Guided Trips

FISHING REPORT AND SYNOPSIS: 01/08/2020

Unusually warm and wet conditions continue to prevail here in middle and east Tennessee. This upcoming weekend is looking like more rain and possibly even severe weather. The wind forecast is bad enough that I wouldn't bother going fishing until Sunday at the earliest unless you can go tomorrow.

In the Smokies, nymphing will be the name of the game, but don't be surprised to see some blue-winged olives from time to time. With all the high water, think streamers, big stoneflies, or worm imitations.

Tailwaters like the Caney Fork and Clinch are still rolling with a lot of water. Both rivers are over 10,000 cfs. While this is still fishable, I don't really recommend it. Flows this high are generally all about swinging for the fences if you feel like hunting a trophy. Many days it won't happen. Once in a while it will. Throw big streamers, hope for a shad kill, and get out there. Those big fish won't get caught if you're sitting home on the couch.

The Caney will produce decent fishing if we ever get flows back down at least a little. One generator would be ideal. Right now I'll even take two. Minimum flow looks a long ways off right now.

On the Clinch, you can throw streamers and also possible nymph up a few fish. If you pick your spots, there are places to nymph even on 12,000 cfs. Let's hope it gets back down to two generators or less soon. Every time we get a big rain event, look for some low water for a day or two or three. TVA will hold water back at tributary dams like Norris to reduce downstream high water effects. This gives those of us who like to wade a day or two to fish.

Winter is our favorite time to get on the musky streams. In between bouts of high water, those will be fishing well for the next few months.

Photo of the Month: Starting the Year Off Right

Photo of the Month: Starting the Year Off Right

Wednesday, March 12, 2008

Junk and Shame

In fly fishing, there is the purist approach where you fish upstream and with dries only. Often you don't wade but instead walk the stream banks looking for that rising fish to cast to. Then there's that other approach, the one where you use flies that are gaudy and often quite ugly. Of course, there is a lot of middle ground here that one can comfortably negotiate without going all out one way or the other. I fall somewhere between the two extremes but occasionally resort to somewhat questionable methods that always leave me feeling a little guilty.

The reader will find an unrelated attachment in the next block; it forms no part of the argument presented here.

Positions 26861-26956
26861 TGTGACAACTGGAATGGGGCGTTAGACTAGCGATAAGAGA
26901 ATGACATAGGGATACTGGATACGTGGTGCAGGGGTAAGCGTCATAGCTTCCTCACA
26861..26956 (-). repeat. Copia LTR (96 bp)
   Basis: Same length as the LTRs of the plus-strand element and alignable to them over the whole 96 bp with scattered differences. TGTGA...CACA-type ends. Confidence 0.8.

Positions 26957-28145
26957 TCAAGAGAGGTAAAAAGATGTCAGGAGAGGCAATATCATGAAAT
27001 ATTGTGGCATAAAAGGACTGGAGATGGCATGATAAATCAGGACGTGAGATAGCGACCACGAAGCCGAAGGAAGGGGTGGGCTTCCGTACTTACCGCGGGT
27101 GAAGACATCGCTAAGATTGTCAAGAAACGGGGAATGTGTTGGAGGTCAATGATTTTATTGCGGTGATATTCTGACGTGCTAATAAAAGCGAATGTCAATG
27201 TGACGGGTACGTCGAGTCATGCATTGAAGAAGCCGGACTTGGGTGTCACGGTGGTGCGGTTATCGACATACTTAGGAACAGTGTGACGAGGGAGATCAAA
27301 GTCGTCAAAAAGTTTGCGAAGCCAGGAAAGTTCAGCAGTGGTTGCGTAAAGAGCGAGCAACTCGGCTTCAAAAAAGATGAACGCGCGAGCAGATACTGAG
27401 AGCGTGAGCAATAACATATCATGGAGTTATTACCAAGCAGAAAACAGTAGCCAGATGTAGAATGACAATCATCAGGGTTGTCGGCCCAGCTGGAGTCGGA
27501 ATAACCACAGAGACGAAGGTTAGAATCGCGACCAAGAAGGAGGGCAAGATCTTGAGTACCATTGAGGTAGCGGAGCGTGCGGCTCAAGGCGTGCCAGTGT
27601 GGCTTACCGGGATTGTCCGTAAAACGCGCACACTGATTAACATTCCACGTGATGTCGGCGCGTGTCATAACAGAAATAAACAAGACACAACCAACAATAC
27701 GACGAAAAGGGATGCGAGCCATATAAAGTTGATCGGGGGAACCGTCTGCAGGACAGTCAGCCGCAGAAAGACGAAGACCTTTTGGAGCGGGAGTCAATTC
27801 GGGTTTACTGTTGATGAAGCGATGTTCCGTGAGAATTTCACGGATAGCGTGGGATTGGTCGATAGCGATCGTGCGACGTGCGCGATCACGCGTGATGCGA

Most if not all of the "junk" flies actually imitate something the fish might be able to eat. Then why the guilty conscience? As do many fly fisherman, I prefer to fish dry flies but when they aren't rising enough to keep me happy, I'll tie on something else in a heartbeat. In fact, I sometimes get annoyed fishing dries because if the fishing is too good, then I must constantly(or so it seems) be drying the fly or tying on another.

The recent poll suggested that many of you would not want to fish an egg pattern or a SJ worm. I'm guessing that those are probably the ones that are much closer to mastering the art of fly fishing than I am. It is easy and enlightening to view junk flies as a crutch and in my opinion they are (and yet I still use them). That is probably why I feel guilty using them.

The majority are in the same boat as I am and admitted to using these flies on occasion. A few of you disagreed with my assessment of what is and what isn't a junk fly. I'm curious which ones and why if you care to respond. Just hit the comment button and let me know what you think....

Finally, much thanks to the purist out there!!! I was beginning to think that no one that fit that category was going to vote...I applaud you for maintaining the purity of tradition in this fine sport... Hopefully I'll be coming closer to your side of the debate by weaning myself from the use of junk flies although I doubt you'll see me giving up wet flies any time soon...

New poll is up by the way...check it out!

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